You love your cat but there is nothing worse than the odor of cat urine. Long ago, this issue did not plague households when the majority of domestic cats spent their days outside. However, we now know the results of allowing our cats to become outdoor roamers. These risks include getting hit by a car or breeding more offspring with other outdoor cats, thus producing a colony of feral cats and a vicious cycle. Luckily, the majority of today’s domesticated felines remain indoors, but so too does the pungent odor of their eliminations. What’s a cat lover to do? We have some litter box tips to share with you from a newsletter distributed by Cornell University’s College of Veterinary Medicine Feline Health Center, entitled CatWatch.
What Causes the Smell?
You know that it is cat urine from the second it pierces your nasal passages. It is an unpleasant odor that seems to never go away. According to CatWatch, “the acrid, ammonia-like smell results from the bacterial breakdown of nitrogen-containing components in the urine once it is exposed to air.” Yum.
The Invention of Kitty Litter
According to CatWatch, Edward Lowe developed the product, “Kitty Litter” 65 years ago. Before his invention, people would use sand or ashes which tended to leave tracks all over the house. To avoid tracks and a messy house, Lowe instituted the use of clay minerals, which clump.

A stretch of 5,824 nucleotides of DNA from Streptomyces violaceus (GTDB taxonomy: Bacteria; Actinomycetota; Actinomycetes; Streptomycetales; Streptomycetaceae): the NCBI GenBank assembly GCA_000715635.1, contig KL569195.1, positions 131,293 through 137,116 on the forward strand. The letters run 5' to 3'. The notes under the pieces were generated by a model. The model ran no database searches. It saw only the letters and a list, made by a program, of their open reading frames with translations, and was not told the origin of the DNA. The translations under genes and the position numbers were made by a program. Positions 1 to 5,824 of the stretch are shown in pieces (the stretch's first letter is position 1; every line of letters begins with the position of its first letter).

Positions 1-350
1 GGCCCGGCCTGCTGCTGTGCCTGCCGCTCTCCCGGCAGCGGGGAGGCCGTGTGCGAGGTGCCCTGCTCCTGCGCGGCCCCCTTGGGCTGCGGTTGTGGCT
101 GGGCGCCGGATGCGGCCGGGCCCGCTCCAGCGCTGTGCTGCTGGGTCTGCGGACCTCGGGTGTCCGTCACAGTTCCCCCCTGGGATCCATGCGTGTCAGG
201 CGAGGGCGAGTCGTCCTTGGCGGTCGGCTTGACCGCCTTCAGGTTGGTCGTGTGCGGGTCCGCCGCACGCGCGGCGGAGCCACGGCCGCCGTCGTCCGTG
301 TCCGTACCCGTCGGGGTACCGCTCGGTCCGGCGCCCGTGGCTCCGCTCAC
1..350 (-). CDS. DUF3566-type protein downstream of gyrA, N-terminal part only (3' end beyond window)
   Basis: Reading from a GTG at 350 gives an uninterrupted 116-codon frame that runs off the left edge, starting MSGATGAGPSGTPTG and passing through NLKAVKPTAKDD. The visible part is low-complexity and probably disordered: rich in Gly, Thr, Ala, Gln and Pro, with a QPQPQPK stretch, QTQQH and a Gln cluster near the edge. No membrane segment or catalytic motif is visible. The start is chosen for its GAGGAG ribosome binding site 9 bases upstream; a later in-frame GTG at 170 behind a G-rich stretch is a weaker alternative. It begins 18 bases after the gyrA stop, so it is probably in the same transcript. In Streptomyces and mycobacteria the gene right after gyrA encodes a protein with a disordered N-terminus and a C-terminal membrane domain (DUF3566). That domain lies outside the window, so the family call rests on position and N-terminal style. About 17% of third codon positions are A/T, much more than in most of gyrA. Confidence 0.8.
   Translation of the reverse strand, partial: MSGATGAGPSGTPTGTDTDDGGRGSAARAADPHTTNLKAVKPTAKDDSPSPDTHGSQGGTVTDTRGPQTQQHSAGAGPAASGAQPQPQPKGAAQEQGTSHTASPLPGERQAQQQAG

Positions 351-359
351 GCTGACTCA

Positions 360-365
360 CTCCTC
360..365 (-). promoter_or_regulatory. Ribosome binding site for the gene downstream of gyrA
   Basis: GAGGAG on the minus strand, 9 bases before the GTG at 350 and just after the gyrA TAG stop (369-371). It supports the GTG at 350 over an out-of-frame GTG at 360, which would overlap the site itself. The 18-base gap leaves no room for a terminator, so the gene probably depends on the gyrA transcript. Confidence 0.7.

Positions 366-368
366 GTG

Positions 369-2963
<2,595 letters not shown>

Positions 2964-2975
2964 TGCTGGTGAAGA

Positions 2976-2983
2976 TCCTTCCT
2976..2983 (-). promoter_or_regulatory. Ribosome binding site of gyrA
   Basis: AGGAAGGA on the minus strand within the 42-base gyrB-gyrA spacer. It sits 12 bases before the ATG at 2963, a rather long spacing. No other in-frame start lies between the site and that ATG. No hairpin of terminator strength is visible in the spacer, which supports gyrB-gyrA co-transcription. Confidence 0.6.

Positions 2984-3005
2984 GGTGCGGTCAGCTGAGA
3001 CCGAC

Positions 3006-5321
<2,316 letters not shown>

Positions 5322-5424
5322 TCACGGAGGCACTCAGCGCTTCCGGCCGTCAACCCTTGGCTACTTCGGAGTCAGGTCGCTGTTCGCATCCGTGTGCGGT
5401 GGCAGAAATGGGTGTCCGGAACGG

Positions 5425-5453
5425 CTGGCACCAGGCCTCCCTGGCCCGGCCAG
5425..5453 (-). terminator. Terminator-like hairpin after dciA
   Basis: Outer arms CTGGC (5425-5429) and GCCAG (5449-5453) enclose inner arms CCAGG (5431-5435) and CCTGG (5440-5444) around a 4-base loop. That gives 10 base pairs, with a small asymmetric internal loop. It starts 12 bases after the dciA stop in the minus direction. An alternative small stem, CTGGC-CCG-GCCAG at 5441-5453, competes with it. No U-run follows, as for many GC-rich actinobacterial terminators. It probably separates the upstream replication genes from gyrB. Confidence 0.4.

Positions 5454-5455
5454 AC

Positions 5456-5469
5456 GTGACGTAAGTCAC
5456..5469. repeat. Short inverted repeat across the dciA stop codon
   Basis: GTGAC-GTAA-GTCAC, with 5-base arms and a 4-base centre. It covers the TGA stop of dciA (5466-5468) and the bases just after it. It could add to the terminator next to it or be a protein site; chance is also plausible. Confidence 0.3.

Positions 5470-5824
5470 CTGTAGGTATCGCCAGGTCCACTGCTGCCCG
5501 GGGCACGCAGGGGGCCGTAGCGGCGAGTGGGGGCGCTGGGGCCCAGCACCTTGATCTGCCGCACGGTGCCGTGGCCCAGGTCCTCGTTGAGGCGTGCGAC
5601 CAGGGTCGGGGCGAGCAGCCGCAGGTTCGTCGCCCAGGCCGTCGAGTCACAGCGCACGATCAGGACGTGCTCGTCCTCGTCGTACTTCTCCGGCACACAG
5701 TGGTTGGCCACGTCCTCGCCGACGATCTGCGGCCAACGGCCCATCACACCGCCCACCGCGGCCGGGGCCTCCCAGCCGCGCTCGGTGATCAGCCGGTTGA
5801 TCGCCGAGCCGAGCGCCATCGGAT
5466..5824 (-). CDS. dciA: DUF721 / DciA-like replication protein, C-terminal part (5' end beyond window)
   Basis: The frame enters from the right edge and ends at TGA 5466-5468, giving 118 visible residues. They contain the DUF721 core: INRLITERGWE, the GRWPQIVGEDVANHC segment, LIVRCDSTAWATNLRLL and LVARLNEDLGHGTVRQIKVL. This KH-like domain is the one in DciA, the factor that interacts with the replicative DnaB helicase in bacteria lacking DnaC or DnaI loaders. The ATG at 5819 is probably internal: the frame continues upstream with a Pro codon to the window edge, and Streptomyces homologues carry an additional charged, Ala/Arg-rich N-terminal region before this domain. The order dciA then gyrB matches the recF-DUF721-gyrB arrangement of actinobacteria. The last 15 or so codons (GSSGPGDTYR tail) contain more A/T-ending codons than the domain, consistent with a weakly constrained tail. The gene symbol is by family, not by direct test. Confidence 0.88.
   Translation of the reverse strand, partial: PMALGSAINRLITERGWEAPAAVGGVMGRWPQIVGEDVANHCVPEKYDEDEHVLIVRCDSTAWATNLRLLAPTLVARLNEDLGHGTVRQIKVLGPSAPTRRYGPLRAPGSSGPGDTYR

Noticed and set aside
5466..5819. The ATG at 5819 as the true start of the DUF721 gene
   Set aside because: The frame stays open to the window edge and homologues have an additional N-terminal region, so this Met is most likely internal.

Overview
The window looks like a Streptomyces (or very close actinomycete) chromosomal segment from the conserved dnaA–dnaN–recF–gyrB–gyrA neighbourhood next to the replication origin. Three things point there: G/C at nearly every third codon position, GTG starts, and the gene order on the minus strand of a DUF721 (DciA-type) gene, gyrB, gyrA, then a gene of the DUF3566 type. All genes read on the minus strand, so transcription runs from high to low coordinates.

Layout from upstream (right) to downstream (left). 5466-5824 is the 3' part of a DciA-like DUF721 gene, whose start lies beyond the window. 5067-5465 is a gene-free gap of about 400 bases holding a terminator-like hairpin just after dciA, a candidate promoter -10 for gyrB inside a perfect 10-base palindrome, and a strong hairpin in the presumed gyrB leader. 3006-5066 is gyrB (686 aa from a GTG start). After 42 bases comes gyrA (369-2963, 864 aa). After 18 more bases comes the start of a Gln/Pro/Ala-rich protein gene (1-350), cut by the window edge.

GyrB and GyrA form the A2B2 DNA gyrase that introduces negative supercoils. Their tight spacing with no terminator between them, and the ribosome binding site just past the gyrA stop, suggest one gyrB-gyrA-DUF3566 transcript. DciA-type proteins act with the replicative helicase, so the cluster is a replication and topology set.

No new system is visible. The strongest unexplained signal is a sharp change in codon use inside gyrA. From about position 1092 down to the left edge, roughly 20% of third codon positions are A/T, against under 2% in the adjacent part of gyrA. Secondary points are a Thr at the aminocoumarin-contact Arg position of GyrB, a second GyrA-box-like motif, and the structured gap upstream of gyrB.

-Use a litter box made of easy-to- wash plastic.
-Make sure the litter box is large enough for your cat to fully fit inside comfortably or they may reject the space. CatWatch suggests that it be at least 14 inches by 18 inches by four inches deep.
-Clean the litter box weekly with a water diluted solution of chlorine bleach.
-Avoid placing litter boxes where there is noise like next to the washing machine. Noise can make your cat nervous.
-If you have more than one cat, you need more than one litter box.
-To prevent the smell, scoop at least once a day.
-Though heavily perfumed litters may prevent the smell, it could also prevent your cat from using the litter box.
-If your cat continues to reject the litter box even after trying different litters, litter boxes, and the placement of the box, consult your veterinarian as it may be related to a health condition.
Do you have any litter box tips to share with us?